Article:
Yes, some of the game’s players have kids in local schools and want the game to stay in Eagle. Yes, by all accounts, the game has fostered positive community connections, and some prominent community leaders have played in the game, including the former publisher of this paper.

But the math here just doesn’t add up, and the Town Council needs to recognize that. Moving 20 or so odd players down the road to the Gypsum Recreation Center keeps the game intact while prioritizing the safety of our local kids.

That’s why all three sides need to hammer out a deal that’s fair to all parties, and then move on. The game can move back to Eagle when Mountain Recreation expands the Eagle ice rink and pool complex, with a double gym expected to come online in 30-36 months.

As one parent wrote, among the stack of letters entered into public record at the last Town Council meeting, “As a teacher and parent, I can not believe this is even a question. Why are these 20 players allowed access to a school that no one else is. Get your priorities straight please.”

Yes, please do.

The Vail Daily Editorial Board is Editor Nate Peterson, Publisher Mark Wurzer, Assistant Editor Ross Leonhart, Eagle Valley Enterprise Editor Pam Boyd, Business Editor Scott Miller, Digital Engagement Editor Sean Naylor and Advertising Director Holli Snyder.

Our View: Real change starts with listening

The Vail Daily wants it on the record that we support Black Lives Matter.

Some readers may take offense at our proclamation, declaring that all lives matter. But it takes a certain willful ignorance to retreat into that blanket statement. Slavery, Jim Crow, segregation, institutional oppression and the disproportionate number of deaths of black citizens at the hands of police officers demonstrates that black lives haven’t been valued equally throughout the course of our nation’s history, despite what is written in the Declaration of Independence and our Constitution.

We also embrace Latinx Lives Matter because that’s the racism we most often encounter in the communities we serve — from correspondence and voicemails we receive to comments online.

What does this mean? First off, it means we need to be honest about who we are. The Vail Daily editorial staff is overwhelmingly white and predominantly male. We are a bastion of white privilege, and we know it. So, we need to do what white people all over the country need to do — stop trying to control the conversation and listen. 

White people don’t get to define the experience of African American, Latinx or other minority populations in this country. What’s more, white saviorism is another form of racism. It is demeaning to other populations when the white majority tries to fix their problems, implying we know what’s best.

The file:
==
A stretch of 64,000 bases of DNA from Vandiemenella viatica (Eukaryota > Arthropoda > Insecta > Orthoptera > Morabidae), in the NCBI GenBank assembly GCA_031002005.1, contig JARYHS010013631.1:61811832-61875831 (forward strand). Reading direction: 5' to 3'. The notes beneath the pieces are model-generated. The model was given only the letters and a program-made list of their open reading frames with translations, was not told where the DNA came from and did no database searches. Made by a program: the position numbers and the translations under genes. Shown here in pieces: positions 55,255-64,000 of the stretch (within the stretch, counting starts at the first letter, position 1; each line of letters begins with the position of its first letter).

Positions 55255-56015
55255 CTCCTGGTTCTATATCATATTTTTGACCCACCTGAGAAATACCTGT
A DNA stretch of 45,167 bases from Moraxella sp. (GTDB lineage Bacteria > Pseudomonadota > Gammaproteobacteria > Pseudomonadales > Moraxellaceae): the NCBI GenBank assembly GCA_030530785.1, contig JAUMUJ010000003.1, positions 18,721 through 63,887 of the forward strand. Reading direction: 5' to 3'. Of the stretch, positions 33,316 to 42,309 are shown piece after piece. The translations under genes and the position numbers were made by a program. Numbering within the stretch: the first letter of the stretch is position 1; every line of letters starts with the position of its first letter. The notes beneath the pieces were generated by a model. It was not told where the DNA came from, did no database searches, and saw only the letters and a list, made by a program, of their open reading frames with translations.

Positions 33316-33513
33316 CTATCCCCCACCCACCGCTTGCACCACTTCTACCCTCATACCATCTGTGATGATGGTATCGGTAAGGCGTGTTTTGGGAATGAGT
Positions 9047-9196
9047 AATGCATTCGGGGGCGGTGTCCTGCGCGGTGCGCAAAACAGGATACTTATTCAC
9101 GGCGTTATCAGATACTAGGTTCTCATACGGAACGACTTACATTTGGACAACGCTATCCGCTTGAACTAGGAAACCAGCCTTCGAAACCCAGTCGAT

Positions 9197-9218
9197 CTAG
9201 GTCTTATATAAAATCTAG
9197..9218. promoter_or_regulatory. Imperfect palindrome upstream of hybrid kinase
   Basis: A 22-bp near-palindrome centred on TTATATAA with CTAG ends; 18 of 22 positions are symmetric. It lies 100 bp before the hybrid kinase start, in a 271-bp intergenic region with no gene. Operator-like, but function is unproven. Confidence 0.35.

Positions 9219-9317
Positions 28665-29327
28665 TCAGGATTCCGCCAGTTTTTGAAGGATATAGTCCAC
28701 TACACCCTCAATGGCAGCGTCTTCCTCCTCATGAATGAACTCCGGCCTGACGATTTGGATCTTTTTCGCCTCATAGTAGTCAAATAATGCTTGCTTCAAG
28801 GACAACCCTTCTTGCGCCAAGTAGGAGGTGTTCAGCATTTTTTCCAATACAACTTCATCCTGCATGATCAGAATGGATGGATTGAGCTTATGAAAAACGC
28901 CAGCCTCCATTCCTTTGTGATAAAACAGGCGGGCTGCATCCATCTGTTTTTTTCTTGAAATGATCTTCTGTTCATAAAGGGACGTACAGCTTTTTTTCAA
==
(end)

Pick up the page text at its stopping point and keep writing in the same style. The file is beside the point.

If we really believe that all people are created equal, it’s past time for white people to stop doing things for others and start doing things with them. And, for God’s sake, let’s let other voices speak.

That’s not easy for a newspaper. We have a big voice and we use it every day, ideally for the benefit of our community. But right now, at this moment in America, we understand the most important thing we can do is to stop talking and make a promise. So that’s what we will do.

We promise to listen.

The Vail Daily Editorial Board is Editor Nate Peterson, Publisher Mark Wurzer, Assistant Editor Ross Leonhart, Eagle Valley Enterprise Editor Pam Boyd, Business Editor Scott Miller, Digital Engagement Editor Sean Naylor and Advertising Director Holli Snyder.

Our View: Wearing a mask shows you care

When the world changes, we need to change with it.

That’s now true of mandates and recommendations to wear face masks in public to slow the spread of the COVID-19 virus.

Those of us who lived in Colorado in 1987 may remember the letters to newspapers decrying the then-new mandatory seat belt law. The main argument was that the law was an affront to personal freedom.

We’re seeing much the same indignation over the not-particularly onerous rules about wearing face coverings in public.

At this point, just about anyone not wearing some sort of mask, either in a store or an outdoor setting where it’s impossible to maintain social distancing — 6 feet, or roughly two Labrador retrievers — is making a statement. That statement is misguided, as is the idea that the virus itself is some sort of hoax.

This piece isn’t going to argue about the efficacy of masks in preventing the spread of the COVID-19, or the reality of the disease, so save your emails.

Instead, here’s a simple fact: If we’re going to get our economy back on track, many more of us need to mask up.

Governments and businesses, including Costco and local transit systems, require patrons to wear masks. Communities including Glenwood Springs, Basalt and Aspen have made mask-wearing mandatory in public places.

In an odd contortion of logic, many of those who decry mask mandates are also calling for the immediate reopening of businesses in the valley, state and nation.